Dr.Fisher's cancer research team includes Columbia University MedicalCenter investigators: Drs. Zao-zhong Su (research scientist), DevanandSarkar (associate research scientist), Nicolaq Vozhilla (pathologytechnician), Eun Sook Park (pathology technician) and Pankaj Gupta(associate research scientist). Two scientists from VirginiaCommonwealth University in Richmond, Va. are also involved in theresearch: Mr. Aaron Randolph (graduate student) and Dr. KristofferValerie (professor).



Story Source:

The above story is based on materials provided by Columbia University Medical Center. Note: Materials may be edited for content and length.


Cite This Page:

Columbia University Medical Center. "Columbia Scientists Develop Cancer Terminator Viruses." ScienceDaily. ScienceDaily, 20 September 2005. <www.sciencedaily.com/releases/2005/09/050920081309.htm>.
Columbia University Medical Center. (2005, September 20). Columbia Scientists Develop Cancer Terminator Viruses. ScienceDaily. Retrieved September 21, 2014 from www.sciencedaily.com/releases/2005/09/050920081309.htm
Columbia University Medical Center. "Columbia Scientists Develop Cancer Terminator Viruses." ScienceDaily. www.sciencedaily.com/releases/2005/09/050920081309.htm (accessed September 21, 2014).

Share This



More Health & Medicine News

Sunday, September 21, 2014

Featured Research

from universities, journals, and other organizations


Featured Videos

from AP, Reuters, AFP, and other news services

Sierra Leone's Nationwide Ebola Curfew Underway

Sierra Leone's Nationwide Ebola Curfew Underway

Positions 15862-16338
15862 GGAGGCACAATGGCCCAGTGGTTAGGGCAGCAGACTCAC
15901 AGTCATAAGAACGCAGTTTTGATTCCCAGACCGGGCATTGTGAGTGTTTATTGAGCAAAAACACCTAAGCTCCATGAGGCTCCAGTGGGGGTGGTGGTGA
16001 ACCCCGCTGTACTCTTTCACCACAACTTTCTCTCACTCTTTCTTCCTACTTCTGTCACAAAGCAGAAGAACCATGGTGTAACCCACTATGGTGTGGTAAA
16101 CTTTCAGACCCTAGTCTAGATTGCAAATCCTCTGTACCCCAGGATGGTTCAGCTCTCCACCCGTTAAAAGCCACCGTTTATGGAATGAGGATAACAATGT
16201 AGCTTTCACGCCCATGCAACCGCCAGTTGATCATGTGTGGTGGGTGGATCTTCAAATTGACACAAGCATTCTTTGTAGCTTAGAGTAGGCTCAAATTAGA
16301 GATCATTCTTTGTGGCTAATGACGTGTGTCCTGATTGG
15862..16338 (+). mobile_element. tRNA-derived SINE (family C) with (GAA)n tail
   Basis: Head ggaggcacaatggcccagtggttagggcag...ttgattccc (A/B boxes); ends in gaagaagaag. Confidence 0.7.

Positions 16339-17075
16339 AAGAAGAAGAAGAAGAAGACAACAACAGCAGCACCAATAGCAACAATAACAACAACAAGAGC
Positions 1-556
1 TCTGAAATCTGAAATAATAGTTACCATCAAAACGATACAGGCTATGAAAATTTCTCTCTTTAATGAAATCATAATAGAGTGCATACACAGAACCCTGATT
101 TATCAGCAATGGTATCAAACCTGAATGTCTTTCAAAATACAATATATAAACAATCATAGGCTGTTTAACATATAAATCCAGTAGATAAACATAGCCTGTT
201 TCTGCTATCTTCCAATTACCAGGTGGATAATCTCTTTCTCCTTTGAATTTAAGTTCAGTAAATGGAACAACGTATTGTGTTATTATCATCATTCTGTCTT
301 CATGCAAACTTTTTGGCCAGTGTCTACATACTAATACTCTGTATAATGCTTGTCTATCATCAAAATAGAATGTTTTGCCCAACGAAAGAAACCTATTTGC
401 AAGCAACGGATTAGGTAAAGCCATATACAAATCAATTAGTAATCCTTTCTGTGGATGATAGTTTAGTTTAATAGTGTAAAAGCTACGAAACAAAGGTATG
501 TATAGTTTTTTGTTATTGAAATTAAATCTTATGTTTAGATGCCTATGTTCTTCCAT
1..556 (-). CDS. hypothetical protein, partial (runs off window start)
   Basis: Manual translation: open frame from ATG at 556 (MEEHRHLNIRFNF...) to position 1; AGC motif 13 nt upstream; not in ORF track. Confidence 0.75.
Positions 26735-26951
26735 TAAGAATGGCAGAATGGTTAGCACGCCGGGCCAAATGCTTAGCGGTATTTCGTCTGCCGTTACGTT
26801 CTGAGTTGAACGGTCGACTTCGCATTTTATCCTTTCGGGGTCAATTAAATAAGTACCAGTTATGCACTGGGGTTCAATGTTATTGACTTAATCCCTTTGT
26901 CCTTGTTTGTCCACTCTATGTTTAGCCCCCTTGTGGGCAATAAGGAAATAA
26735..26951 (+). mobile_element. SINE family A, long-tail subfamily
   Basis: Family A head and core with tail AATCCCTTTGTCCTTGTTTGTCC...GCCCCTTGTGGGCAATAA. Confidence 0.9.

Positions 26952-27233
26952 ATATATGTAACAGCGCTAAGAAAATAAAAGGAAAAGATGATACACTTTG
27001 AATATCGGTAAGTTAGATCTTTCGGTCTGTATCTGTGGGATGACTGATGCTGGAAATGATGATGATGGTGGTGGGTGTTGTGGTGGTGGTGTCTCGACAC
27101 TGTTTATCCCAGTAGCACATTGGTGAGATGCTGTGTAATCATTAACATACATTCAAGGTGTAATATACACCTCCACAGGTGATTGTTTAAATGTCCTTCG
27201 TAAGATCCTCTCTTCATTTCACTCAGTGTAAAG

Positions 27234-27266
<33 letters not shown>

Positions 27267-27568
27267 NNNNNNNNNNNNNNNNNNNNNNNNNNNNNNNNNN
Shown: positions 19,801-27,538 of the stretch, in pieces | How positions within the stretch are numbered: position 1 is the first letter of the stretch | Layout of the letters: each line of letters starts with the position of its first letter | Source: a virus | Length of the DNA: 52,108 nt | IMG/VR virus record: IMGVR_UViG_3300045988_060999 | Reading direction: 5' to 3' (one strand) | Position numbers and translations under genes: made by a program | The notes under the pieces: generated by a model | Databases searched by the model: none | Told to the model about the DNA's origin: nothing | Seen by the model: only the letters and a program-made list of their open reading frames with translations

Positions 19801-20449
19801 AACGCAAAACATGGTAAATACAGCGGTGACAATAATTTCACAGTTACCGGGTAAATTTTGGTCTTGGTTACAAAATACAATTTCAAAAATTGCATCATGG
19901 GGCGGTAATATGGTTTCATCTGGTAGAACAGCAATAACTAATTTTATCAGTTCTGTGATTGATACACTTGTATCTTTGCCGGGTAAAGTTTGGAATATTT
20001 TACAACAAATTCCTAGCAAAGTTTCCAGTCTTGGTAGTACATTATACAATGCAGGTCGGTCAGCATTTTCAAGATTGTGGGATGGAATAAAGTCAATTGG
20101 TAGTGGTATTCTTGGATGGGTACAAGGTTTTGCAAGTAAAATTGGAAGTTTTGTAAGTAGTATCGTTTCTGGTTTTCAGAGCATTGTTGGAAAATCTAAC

Newsy (Sep. 20, 2014) — Sierra Leone is locked down as aid workers and volunteers look for new cases of Ebola. Video provided by Newsy
Powered by NewsLook.com
Changes Found In Brain After One Dose Of Antidepressants

Changes Found In Brain After One Dose Of Antidepressants

Newsy (Sep. 19, 2014) — A study suggest antidepressants can kick in much sooner than previously thought. Video provided by Newsy
Powered by NewsLook.com
Could Grief Affect The Immune Systems Of Senior Citizens?

Could Grief Affect The Immune Systems Of Senior Citizens?

Newsy (Sep. 19, 2014) — The study found elderly people are much more likely to become susceptible to infection than younger adults going though a similar situation. Video provided by Newsy
Powered by NewsLook.com
Jury Delivers Verdict in Salmonella Trial

Jury Delivers Verdict in Salmonella Trial

AP (Sep. 19, 2014) — A federal jury has convicted three people in connection with an outbreak of salmonella poisoning five years ago that sickened hundreds of people and was linked to a number of deaths. (Sept. 19) Video provided by AP
Powered by NewsLook.com

Search ScienceDaily

Number of stories in archives: 140,361

Find with keyword(s):
 
Enter a keyword or phrase to search ScienceDaily for related topics and research stories.

Save/Print:
Share:  

Breaking News:
from the past week

In Other News

... from NewsDaily.com

Science News

Health News

Environment News

Technology News



Save/Print:
Share:  

Free Subscriptions


Get the latest science news with ScienceDaily's free email newsletters, updated daily and weekly. Or view hourly updated newsfeeds in your RSS reader:

Get Social & Mobile


Keep up to date with the latest news from ScienceDaily via social networks and mobile apps:

Have Feedback?


Tell us what you think of ScienceDaily -- we welcome both positive and negative comments. Have any problems using the site? Questions?
Mobile iPhone Android Web
Follow Facebook Twitter Google+
Subscribe RSS Feeds Email Newsletters
Latest Headlines Health & Medicine Mind & Brain Space & Time Matter & Energy Computers & Math Plants & Animals Earth & Climate Fossils & Ruins